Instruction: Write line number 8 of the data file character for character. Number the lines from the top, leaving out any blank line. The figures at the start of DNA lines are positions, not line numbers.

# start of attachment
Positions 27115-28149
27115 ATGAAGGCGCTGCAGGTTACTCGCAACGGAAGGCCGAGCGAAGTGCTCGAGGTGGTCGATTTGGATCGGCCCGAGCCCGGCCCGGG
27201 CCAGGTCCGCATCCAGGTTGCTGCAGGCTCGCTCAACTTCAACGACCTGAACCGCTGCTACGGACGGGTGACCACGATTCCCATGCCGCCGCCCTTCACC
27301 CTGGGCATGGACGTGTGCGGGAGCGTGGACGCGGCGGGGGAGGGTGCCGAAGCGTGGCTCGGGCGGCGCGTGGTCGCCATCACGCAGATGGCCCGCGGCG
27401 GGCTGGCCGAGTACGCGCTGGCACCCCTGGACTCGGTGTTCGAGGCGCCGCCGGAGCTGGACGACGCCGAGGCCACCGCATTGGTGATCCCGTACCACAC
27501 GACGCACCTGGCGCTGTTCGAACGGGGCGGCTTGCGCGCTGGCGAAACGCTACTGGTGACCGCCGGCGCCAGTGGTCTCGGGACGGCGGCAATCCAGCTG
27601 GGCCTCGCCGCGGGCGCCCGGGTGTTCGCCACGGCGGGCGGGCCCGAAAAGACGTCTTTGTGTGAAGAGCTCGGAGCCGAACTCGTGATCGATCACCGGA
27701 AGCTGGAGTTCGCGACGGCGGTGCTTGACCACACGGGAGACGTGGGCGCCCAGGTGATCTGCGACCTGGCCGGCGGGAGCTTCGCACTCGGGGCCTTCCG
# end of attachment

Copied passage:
27701 AGCTGGAGTTCGCGACGGCGGTGCTTGACCACACGGGAGACGTGGGCGCCCAGGTGATCTGCGACCTGGCCGGCGGGAGCTTCGCACTCGGGGCCTTCCG